Friday 15 March 2013

New Architecture: The Cliff House on the Alicante Coast in Spain

Perched like a luminous Corbusian shell on a rocky outcrop above the Balearic Sea, this new house was designed by Spanish architects Fran Silvestre, reports Jeanne-Marie Cilento. Photographs by Diego Opazo

THE building's dramatic cantilevered silhouette and isolated location on a rocky outcrop suggest a stylish lair from the James Bond films of the 1960s with Sean Connery. Architecturally the smooth, monolithic white form is designed to contrast with the craggy striations of the rugged Alicante coastline. 

Although the clean, crisp lines of the house hark back to early Modernism, the dynamism of the cantilevered top storey floating above the cliff face and the building’s asymmetry give it an interesting contemporary edge. The site was so steep, the architects wanted to keep the main body of the house on one level and to adapt the rest to the land's natural contours. 

The main part of the house forms a dynamic horizontal platform jutting out into space from the rock face. A balcony of 18 metres long hugs the suspended top level of the house with floor-to-ceiling glass doors. The rooms have an unimpeded vista along the coast and out to a seemingly infinite expanse of sea.

Built from reinforced concrete slabs, the house is finished in brilliant white lime stucco creating a strong juxtaposition with the surrounding landscape. The colour also unifies the design and relates to the traditional architecture of Alicante. The building is certainly luxurious with a long, shimmering blue pool on the first level reflecting the sparkling blue sea beyond.  

The low-key, minimalist interior has been kept a muted, pale foil to the dramatic landscape outside and the extraordinary vista of the water. The glazed walls bring the soaring rocks inside and the olive-green bushland seems at your fingertips.

The open plan living and dining spaces are flooded with light from the glass doors that seamlessly slide back to reveal the balcony. Set back from the living area is the all-white kitchen which has everything hidden behind doors including a cooktop and exhaust that rises up from the bench when needed.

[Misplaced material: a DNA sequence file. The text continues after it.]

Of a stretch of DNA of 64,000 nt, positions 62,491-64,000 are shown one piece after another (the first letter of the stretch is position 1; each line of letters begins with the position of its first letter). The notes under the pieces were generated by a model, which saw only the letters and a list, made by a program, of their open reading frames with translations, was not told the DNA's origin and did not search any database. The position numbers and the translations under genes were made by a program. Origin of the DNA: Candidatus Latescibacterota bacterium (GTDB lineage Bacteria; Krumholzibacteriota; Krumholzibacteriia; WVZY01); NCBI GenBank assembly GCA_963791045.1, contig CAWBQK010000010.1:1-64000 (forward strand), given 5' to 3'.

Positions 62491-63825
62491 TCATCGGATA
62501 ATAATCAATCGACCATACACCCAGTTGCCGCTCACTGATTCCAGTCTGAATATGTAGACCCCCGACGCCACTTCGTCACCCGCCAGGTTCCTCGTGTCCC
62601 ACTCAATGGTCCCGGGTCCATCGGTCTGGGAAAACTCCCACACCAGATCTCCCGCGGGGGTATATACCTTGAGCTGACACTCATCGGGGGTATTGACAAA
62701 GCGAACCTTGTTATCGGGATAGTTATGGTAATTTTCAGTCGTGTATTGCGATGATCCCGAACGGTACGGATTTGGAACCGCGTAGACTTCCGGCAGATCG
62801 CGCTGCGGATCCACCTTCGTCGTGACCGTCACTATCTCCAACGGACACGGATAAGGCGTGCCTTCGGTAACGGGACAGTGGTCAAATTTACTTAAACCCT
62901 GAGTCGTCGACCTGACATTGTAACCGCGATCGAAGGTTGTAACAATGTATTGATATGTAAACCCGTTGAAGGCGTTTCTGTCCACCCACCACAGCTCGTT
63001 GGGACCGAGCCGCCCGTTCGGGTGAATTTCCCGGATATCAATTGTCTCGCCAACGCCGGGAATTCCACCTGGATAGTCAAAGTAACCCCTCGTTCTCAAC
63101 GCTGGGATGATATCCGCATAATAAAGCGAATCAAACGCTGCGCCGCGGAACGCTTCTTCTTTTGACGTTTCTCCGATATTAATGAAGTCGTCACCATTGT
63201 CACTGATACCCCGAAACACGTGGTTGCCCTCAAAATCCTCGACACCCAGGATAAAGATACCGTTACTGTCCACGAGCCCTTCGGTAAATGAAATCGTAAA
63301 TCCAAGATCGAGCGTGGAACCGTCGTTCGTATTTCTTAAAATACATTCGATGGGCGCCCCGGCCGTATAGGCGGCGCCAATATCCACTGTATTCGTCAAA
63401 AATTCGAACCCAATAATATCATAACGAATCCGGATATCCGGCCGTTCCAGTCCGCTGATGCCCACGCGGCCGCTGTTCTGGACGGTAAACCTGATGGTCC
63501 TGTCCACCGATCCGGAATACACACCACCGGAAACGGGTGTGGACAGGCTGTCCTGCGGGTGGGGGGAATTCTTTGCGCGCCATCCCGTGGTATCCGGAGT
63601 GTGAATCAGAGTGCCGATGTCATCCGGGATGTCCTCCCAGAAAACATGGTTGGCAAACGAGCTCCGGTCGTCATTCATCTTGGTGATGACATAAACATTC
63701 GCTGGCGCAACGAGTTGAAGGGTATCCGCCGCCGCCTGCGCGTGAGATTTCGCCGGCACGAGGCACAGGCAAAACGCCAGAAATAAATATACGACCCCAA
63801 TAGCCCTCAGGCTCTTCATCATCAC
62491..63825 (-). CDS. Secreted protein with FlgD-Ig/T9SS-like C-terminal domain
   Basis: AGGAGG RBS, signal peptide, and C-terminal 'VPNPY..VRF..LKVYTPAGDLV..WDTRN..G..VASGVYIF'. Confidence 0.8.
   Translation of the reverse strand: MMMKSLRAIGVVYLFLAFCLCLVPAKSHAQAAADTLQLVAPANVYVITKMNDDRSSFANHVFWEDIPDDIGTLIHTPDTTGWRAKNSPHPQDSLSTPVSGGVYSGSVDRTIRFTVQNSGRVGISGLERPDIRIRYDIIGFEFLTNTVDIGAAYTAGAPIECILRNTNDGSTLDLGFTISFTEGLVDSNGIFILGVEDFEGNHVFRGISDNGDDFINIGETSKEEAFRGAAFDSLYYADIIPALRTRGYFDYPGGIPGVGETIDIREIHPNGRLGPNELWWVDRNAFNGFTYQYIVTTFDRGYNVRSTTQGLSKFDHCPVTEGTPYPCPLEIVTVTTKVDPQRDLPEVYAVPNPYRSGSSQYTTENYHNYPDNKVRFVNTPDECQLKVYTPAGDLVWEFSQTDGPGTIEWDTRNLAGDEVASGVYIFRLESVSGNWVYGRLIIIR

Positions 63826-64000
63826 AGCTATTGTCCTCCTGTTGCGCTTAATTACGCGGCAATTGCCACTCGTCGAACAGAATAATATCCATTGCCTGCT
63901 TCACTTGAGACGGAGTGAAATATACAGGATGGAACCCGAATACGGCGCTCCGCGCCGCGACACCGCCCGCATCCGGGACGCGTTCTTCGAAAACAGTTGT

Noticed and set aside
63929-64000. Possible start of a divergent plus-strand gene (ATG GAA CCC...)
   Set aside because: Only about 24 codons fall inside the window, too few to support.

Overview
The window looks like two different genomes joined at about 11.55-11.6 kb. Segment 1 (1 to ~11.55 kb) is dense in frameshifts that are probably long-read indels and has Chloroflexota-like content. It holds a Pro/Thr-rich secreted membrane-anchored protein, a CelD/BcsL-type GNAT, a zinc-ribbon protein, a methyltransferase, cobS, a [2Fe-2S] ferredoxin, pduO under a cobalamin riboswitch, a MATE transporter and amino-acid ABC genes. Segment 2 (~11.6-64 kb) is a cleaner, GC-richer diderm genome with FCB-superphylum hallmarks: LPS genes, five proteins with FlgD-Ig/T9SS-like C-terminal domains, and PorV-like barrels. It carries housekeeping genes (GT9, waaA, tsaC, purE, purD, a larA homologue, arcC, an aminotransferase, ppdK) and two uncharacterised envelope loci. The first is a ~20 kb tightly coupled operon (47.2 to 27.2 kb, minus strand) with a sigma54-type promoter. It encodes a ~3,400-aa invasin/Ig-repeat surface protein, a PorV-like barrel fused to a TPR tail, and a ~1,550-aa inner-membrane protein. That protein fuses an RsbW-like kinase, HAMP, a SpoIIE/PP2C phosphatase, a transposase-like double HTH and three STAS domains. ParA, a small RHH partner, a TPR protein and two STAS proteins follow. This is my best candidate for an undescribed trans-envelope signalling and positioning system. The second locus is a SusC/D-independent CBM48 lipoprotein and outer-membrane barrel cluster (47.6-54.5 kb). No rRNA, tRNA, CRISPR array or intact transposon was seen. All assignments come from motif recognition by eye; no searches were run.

The three bedrooms all have far-reaching views across the coast and sea while the two bathrooms are on the other side of the house and face directly on to rock and scrubby bushland. The completed house is 242 square metres and cost 650,000 euros to build.

For more information about the architects visit:

Click photographs for full-screen slideshow
The house lit up at night with the infinity pool merging with the vista of the sea.
Looked at front-on the house juts dynamically out from the hillside towards the sea.
Looking up underneath the cantilevered main floor of the building.
The pool lit up at night and the hidden garage doors open. 
The rocky outcrop in Calp with the house sitting high up on the left just above the coastal bushland.
The house looks anchored to the craggy landscape. 
The falling dusk light is reflected on the glass balustrade of the 18-metre long balcony.
The balcony is an integral part of the house's design and under it's flat roofline.
A view of the house from the hillside showing the cantilevered top floor suspended above the steep slope.
Taking in the view from the stairway that leads down to the pool and garden terrace.
Swimming in the pool with the spectacular view to the rocky outcrop and the sea.
The house has a direct connection to Spain's traditional, white lime-washed buildings. 
The bold architectural form stands out from the rugged landscape but also seems rooted into the earth, it's jutting main storey reflecting the stony crag above it. 

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